Orlando Patterson says education key to reducing violence
Professor Orlando Patterson makes a point during Friday's Rex Nettleford Distinguished Lecture at The University of the West Indies, Mona. (Photo: Karl Mclarty)

CHAIRMAN of the Jamaica Education Transformation Commission (JETC) Professor Orlando Patterson says the violence plaguing the country has to be addressed through education.

"Our biggest problem is the problem of violence, not just in terms of killings but also in terms of relationships," Patterson told guests attending Friday night's inaugural Rex Nettleford Distinguished Lecture at the Council Room, Regional Headquarters Building, The University of the West Indies, Mona.

"It is pretty disturbing that we have not only the highest rates of violence detected in the homicide rates but we [also] have the highest rate of genocide in the world," he noted, referring to the topic he had just presented to the audience under the theme: 'The past has not passed: The Heritage of slavery and genocide in Jamaica', which formed part of the celebration marking what would have been Nettleford's 90th birthday.

He said that the country's education system has not served Jamaica as well as it should, but that "the sad thing about it is not that the leaders have not paid attention to education. As I emphasised in my report, if you look at the percentage of GDP, or the percentage of the national budget spend on education, Jamaica is among the top 20 of countries".

The Jamaica Education Transformation Commission Report was presented to the Government in late 2021.

Professor Patterson noted that the coordination between the different (political) parties has been stronger in Jamaica than almost anywhere else in the Americas, yet there is a situation in which, as soon as one Government of Jamaica comes in, it scraps every plan of the previous Government for education and "starts it all over again". However, he stated that the country still has "remarkable continuity" in terms of the commitment of its leaders to education, and so the question is, why has it not worked?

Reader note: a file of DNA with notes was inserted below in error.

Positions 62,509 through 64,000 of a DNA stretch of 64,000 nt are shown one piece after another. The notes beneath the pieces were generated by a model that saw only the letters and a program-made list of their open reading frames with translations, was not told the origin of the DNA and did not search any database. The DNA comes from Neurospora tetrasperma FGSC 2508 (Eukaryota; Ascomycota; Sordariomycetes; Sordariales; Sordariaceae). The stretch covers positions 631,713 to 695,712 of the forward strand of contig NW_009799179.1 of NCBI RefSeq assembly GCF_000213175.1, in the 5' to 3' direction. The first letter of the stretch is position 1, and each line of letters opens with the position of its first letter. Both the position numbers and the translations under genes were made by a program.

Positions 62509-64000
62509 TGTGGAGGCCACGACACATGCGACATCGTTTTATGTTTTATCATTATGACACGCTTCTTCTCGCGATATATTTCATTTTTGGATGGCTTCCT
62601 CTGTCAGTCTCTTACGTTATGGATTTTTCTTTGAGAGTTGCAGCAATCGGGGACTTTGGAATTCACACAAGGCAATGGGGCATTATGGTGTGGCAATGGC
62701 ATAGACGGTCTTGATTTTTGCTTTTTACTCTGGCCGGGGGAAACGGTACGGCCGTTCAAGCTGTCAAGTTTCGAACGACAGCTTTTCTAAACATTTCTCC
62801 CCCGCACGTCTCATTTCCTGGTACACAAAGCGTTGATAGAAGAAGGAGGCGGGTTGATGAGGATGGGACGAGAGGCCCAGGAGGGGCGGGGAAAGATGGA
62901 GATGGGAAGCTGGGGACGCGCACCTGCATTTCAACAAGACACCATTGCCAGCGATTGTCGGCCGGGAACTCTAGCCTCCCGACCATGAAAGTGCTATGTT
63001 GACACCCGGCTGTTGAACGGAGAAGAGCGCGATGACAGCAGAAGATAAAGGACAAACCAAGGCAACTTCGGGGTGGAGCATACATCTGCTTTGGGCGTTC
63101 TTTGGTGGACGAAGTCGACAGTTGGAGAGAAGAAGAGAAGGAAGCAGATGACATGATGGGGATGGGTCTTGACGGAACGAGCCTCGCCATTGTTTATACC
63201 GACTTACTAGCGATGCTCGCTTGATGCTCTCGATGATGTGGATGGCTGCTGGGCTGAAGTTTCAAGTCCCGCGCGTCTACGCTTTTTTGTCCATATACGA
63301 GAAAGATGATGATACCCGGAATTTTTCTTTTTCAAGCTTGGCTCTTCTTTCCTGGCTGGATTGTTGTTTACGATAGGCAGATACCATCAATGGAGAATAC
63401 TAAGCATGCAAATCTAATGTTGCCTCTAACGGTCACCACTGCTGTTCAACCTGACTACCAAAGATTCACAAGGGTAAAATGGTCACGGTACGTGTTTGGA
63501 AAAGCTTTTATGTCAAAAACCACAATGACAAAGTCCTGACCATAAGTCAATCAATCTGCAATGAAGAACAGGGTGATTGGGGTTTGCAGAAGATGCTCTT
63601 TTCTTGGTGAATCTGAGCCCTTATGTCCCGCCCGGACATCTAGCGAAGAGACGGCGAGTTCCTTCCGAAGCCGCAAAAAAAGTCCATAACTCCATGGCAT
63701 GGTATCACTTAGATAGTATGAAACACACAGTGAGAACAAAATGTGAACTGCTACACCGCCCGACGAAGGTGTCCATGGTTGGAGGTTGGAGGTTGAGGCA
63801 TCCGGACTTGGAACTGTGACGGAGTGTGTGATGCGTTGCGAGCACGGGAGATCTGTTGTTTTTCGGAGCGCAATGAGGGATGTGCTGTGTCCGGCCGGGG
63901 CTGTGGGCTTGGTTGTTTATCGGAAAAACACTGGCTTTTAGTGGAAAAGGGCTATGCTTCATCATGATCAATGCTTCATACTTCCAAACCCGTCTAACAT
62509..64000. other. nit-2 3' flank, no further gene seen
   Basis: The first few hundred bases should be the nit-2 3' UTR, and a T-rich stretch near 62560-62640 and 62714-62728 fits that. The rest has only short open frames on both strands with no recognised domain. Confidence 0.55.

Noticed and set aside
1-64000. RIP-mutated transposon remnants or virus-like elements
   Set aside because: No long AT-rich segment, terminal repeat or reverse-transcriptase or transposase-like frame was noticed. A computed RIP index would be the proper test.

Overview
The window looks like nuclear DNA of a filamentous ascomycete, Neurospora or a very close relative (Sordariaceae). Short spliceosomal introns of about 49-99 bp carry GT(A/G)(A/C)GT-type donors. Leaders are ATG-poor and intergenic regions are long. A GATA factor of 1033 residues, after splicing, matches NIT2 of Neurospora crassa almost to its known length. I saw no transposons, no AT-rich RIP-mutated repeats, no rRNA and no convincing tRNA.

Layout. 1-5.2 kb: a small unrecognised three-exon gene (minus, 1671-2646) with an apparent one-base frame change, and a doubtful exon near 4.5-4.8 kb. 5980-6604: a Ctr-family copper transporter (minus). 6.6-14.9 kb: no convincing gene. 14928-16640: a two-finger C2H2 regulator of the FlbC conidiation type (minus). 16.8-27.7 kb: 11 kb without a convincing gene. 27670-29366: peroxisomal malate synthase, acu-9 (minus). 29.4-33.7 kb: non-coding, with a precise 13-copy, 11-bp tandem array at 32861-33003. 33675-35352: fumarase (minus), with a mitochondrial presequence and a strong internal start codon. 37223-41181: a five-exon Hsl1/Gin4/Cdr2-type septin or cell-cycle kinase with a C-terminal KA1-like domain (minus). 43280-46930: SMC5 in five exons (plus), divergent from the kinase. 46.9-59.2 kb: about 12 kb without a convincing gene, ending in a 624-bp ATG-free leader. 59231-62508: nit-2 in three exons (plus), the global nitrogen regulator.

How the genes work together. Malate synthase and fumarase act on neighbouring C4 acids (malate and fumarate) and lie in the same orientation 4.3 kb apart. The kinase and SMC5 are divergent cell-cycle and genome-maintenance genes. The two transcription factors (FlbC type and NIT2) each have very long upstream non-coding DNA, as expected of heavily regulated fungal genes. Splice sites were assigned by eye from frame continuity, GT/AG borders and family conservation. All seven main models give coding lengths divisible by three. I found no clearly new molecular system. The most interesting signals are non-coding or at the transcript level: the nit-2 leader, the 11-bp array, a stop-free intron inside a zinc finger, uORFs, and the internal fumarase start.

He said that he is not finished yet in terms of the task before him and the commission, which is currently at Phase 2 of its tasks in looking at technical and vocational training as a basic ingredient for the success of the system.

"I want to give you a little advice that one of the most radical programmes we had is the need to move towards a more Danish, German, New Zealand model in respect of where vocational training education becomes a more integral part of the broader education system," he said.

"I spent almost two years of my life with some very smart people from this institution [The UWI] and from outside as stakeholders who worked hard; and we produced a report of over 350 pages and we are waiting to see what happens," he stated.

He said that education is involved in terms of, not only forming the structures for the ministry but also what is taught and how it is taught, pointing out that it involves making an important part of the curriculum not just the return to re-emphasising history again but, more importantly, to emphasise social and emotional learning as an important component.

"It is not happening in the family [so] it has to happen somewhere else. There are many other ways in which we can go but we see education as key to solving, not just economic problems, since the evidence is now overwhelming that the path to development goes through having a good education, an efficient educational system, and [it is] also a path to reducing violence, which goes through how we teach our people," he added.

In the meantime, former Prime Minister P J Patterson said when Professor Nettleford died in 2010 his passing left an immense void, not only in Jamaica but also the wider Caribbean and beyond.

"Rex impressed everyone as a man of balance. He numbered political friends on both sides of Gordon House and, in the wider scope of the Caribbean, many political leaders benefited from his tutelage and influence at The UWI," said the former prime minister.

He said that central to the mission of the Rex Nettleford Foundation is support for scholars, and programmes that promote the strengthening of the West Indian society in the areas of social and cultural development.

The foundation will stage the annual 'Remember Rex' performance by the National Dance Theatre Company this Wednesday.

Balford Henry

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